Recent media about the R&D Tax Incentive: What does this mean for you?

By Alan Baghdasarayan | Head of Government Incentives, CharterNet December has been a tumultuous month for the R&D Tax Incentive. Recently, The Australian Financial Review published an article about Airtasker, who has been hit with demands to pay back millions of dollars in R&D tax offsets to the ATO. Just six days later, the publication released another story exposing one of the Big Four firms and their role in recent audit activity. Being a boutique advisory firm with expertise in Government Incentives, these articles serve as a valuable reminder to both us and our clients – the integrity of the Australian R&D Tax Incentive must be upheld by advisers and taxpayers alike. As per the legislation and guidance issued by AusIndustry and the ATO, implementing best practice principles is something that we feel strongly about. These principles can be summarised as:

1. Contemporaneous documentation

In addition to conducting R&D activities in Australia, any company claiming the R&D Tax Incentive must have documentation in place that proves that the R&D activity took place during a given financial year. The documentation that a company should include are files that:
  • Demonstrate experimental activities conducted
  • Highlight results derived from testing
  • Note any observations and evaluations gathered during the testing process
  • Provide evidence to illustrate the new knowledge being generated
  • Illustrate the technical uncertainty of the R&D activities
  • Clearly document the time spent on R&D activities. For example, detailed invoices for contractors engaged in R&D activities or timesheets to track employees time spent on R&D.

2. Tracking systems

There are a plethora of systems available that can be used in conducting a company’s everyday business operations – this can lend itself quite useful when it comes to preparing a conservative and defensible R&D Tax Incentive claim. We encourage our clients to maintain a tracking system (for example, Jira, Confluence, and GitHub for software R&D claims) in relation to its R&D projects. When used correctly, and integrated with accounting platforms such as Xero, these systems can track the R&D activities conducted with specific cost-categories. Additionally, these tracking systems can provide real-time substantiation and outline a strong methodology as to how an R&D Tax Incentive claim should be prepared.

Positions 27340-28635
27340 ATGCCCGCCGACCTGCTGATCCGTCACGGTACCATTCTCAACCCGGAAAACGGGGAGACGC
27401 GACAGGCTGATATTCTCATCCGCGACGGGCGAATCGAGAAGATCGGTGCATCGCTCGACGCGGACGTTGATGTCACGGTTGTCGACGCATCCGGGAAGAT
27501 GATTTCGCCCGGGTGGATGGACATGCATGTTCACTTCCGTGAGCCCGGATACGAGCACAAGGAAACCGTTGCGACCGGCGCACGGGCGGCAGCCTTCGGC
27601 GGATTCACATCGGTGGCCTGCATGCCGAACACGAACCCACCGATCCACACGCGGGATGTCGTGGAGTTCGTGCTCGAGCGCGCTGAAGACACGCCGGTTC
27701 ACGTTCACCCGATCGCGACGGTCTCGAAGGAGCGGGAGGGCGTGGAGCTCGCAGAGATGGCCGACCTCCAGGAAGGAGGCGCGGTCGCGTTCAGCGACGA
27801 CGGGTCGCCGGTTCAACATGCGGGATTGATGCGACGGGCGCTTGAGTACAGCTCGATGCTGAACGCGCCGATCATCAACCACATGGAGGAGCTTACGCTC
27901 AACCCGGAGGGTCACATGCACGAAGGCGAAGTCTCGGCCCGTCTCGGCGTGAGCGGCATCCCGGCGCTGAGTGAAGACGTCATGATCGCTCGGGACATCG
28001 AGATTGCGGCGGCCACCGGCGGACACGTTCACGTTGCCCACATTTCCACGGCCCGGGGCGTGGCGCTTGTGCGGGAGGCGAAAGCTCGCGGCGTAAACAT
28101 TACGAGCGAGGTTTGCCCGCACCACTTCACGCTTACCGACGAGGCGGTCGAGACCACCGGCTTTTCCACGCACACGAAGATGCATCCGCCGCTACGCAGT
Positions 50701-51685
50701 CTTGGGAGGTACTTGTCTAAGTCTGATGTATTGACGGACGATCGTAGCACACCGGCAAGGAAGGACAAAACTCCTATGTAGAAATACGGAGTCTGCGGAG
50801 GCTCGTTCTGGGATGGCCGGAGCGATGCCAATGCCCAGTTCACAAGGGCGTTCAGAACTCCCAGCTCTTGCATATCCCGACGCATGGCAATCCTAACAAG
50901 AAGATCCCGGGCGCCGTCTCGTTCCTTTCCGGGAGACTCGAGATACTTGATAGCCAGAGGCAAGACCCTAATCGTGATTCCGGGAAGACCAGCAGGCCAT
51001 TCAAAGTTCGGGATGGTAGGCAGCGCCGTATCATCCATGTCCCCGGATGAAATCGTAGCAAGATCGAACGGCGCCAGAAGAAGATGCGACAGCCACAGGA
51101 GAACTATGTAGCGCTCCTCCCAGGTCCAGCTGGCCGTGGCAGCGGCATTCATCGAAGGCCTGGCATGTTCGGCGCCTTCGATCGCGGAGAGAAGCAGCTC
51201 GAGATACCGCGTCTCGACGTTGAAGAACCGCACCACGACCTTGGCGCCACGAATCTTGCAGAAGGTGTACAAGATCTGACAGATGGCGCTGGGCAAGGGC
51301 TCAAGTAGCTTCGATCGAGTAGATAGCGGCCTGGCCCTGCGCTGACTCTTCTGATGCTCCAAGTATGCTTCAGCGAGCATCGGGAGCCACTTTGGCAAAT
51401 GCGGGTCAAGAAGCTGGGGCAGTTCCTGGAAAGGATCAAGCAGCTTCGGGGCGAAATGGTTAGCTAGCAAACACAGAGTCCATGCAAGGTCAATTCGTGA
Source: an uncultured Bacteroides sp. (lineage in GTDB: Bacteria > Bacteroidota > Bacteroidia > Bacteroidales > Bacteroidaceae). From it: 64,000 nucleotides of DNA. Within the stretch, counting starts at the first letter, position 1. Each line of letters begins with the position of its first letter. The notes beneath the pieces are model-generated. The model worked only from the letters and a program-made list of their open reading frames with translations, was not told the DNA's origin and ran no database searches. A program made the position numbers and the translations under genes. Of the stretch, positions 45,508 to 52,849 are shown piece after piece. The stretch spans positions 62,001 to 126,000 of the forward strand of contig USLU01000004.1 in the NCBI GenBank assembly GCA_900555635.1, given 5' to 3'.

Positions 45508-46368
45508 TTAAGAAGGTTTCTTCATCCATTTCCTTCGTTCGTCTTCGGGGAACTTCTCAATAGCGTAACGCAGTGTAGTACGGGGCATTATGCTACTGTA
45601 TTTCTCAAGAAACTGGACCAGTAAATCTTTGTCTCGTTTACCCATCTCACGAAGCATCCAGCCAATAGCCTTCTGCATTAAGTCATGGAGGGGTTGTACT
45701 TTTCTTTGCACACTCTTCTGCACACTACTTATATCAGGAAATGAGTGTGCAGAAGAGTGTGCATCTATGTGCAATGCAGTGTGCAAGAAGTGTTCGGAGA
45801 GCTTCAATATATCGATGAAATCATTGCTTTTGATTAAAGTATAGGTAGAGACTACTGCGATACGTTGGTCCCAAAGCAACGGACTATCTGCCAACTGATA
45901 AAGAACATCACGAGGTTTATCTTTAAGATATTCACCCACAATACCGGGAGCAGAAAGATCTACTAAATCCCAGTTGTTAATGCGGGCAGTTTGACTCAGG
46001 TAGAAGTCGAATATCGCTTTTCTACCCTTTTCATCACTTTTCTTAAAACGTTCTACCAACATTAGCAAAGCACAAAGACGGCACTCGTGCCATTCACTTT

3. Establishing a link

When receiving a tax offset from the ATO, the onus is on the taxpayer to establish both a link between the activities conducted and any costs incurred. At CharterNet, our service offering includes a review of the underlying source documentation to support the R&D Tax Incentive claim made. We ensure that it highlights any R&D activities conducted, illustrates the R&D specific costs incurred and ties the activities conducted to the costs incurred. By establishing this link, clients can be sure that they’re lodging a conservative and defensible R&D Tax Incentive claim.

Know your R&D responsibility and duty

In summary, the integrity of the Australian R&D Tax Incentive depends on both claimants and their advisers. The direct benefits of innovation and the flow-on effects it has on the broader Australian economy are tremendous. Australia is renowned globally for having one of the most generous R&D Tax Incentive programs in place. Therefore, there’s a certain level of responsibility and duty to ensure that claims are lodged appropriately, and the longevity and effectiveness of the program are retained. If you have any questions, or if you need assistance in lodging an R&D Tax Incentive claim, please reach out to the CharterNet team.